I can do a little research next weekend and see if I can find some numbers floating around - I was hoping some of you characters would want to make some edits since I'm sure all the data ever needed is stored collectively in this forums members

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    Quote Originally Posted by David King View Post
    Great idea jtb, brings to mind a very long ago idea around here called pickupedia.info which was a wiki page that could be edited by participants. Unfortunately it came to an end after a couple of years without much participation.
    Does this look familiar: https://web.archive.org/web/20110930...Specifications ?

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    That's familiar looking. I can't remember where the data came from or vouch for it's accuracy but don't have any reason to doubt it either. Unfortunately one of our core members here, jonson, passed away in 2015 or so and took a lifetime's worth of data with him. He'd offered it up to me and I hadn't realized the gravity of his situation at the time and hadn't acted on the offer. Spence might know more but he hasn't come around in quite a while.

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    I have some data on the B/H forum.
    https://music-electronics-forum.com/...0&d=1432942674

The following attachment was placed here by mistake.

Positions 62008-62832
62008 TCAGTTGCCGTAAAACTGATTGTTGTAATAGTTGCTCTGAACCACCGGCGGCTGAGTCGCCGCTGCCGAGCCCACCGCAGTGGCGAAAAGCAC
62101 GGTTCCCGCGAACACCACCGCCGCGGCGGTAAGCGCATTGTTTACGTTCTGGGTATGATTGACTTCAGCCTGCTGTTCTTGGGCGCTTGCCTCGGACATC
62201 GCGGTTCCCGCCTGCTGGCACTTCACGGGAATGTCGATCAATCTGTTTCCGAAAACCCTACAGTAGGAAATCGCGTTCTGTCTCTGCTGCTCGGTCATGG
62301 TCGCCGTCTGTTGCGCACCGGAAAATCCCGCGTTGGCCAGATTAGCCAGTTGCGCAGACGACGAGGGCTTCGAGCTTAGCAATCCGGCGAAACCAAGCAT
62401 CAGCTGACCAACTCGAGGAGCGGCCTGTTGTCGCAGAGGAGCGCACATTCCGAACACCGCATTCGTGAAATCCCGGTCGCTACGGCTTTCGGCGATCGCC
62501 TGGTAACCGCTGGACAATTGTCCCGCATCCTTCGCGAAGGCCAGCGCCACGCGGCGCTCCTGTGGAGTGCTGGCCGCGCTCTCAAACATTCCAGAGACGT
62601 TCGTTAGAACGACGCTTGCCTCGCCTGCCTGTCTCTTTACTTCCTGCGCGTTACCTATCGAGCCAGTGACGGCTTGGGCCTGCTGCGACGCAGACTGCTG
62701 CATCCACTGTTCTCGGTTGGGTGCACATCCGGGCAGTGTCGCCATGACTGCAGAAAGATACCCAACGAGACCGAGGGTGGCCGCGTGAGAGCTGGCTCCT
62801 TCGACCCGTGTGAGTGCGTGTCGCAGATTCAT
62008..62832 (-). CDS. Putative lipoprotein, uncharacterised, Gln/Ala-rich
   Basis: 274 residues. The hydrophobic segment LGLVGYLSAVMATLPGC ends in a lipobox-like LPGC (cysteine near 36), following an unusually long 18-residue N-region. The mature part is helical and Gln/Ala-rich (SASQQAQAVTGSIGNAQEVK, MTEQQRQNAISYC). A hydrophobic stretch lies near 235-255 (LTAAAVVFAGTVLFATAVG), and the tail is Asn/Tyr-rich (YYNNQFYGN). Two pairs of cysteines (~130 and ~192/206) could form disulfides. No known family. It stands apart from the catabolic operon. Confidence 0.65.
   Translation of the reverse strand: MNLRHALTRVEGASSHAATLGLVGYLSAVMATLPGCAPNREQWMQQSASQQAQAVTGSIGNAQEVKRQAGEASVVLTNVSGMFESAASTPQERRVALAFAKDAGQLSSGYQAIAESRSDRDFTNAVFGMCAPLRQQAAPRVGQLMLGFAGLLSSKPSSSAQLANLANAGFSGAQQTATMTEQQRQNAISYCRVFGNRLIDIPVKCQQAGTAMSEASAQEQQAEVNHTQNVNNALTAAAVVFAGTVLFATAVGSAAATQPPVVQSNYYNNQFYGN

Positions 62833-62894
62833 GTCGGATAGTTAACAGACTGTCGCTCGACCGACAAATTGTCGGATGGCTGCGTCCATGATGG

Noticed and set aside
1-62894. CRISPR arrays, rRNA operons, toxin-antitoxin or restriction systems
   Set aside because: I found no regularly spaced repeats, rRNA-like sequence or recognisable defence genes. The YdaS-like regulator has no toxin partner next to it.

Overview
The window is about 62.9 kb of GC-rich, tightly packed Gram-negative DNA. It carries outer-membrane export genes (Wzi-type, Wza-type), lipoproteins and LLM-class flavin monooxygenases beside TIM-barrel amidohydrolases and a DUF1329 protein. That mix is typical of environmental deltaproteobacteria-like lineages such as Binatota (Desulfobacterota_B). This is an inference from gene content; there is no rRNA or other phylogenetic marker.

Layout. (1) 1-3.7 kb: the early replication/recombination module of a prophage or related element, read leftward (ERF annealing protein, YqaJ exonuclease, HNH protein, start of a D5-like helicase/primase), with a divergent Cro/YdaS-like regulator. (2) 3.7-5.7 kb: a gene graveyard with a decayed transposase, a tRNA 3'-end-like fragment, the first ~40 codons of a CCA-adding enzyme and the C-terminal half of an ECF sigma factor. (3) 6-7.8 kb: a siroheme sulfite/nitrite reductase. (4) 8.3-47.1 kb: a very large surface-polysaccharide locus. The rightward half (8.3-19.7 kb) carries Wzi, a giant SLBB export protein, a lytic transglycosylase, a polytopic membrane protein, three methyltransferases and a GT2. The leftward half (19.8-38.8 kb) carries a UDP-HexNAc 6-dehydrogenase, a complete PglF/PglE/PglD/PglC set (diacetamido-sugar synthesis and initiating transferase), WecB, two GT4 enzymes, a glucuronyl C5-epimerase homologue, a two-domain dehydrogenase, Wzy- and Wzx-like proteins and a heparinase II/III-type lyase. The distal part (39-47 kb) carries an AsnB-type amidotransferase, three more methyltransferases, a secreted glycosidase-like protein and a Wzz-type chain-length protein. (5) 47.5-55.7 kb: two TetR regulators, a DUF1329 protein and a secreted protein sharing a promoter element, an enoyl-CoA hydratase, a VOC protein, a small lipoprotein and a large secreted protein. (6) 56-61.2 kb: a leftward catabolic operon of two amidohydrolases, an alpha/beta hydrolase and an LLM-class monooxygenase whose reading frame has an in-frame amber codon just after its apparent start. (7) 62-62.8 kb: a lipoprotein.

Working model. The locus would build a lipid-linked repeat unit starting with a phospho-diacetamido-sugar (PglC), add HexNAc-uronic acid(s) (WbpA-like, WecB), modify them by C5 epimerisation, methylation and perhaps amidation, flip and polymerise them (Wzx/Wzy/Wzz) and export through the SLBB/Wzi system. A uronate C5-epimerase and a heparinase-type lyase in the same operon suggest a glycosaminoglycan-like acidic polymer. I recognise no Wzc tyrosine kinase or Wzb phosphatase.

https://music-electronics-forum.com/...4&d=1368391635
    http://www.jdguitarworks.com/coil/coil.html
    I can also calculate custom pickup data with bobbin core dimensions, upon request.
    GL,
    T

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    Quote Originally Posted by big_teee View Post
    I have some data on the B/H forum.
    https://music-electronics-forum.com/...0&d=1432942674
    https://music-electronics-forum.com/...4&d=1368391635
    http://www.jdguitarworks.com/coil/coil.html
    I can also calculate custom pickup data with bobbin core dimensions, upon request.
    GL,
    T
    Hi T
    Happy new year and hope all is well. The first link is dead, I just thought i'd mention it.
    Cheers
    Andrew

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    It works here, it is a xls spreadsheet.

    T
    Attached Files Attached Files

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    Last edited by big_teee; 01-06-2020 at 11:16 AM.


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    If you'd be willing to make a couple edits to the chart, I'd be very grateful (and I'm sure noobs of the future will be too).
    I think editing should be done by one person only.


    I'm kind of annoyed that I was only able to find average per coil resistance data for the Fender guitars. That '59 Strat's resistance average is correct though, when taking an average of your numbers
    But bear in mind that a temperature difference of 10C changes the DCR by 4%, so the same PU might read 5.76k or 6.0k depending on wire temperature (handling).
    Also measuring PU DCR without disconnecting the vol pot will give too low readings by 0.1k to 0.2k.

    Generally the influence of the DCR on the PU's frequency response is very small. Inductance is much more important.


    I don't want to annoy you, but I have a ton of questions about pickups and you seem like a one-stop source for answers....can I message them to you?